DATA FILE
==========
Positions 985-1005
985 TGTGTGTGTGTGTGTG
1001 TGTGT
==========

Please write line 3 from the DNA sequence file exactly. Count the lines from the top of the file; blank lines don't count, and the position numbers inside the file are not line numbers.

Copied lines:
1001 TGTGT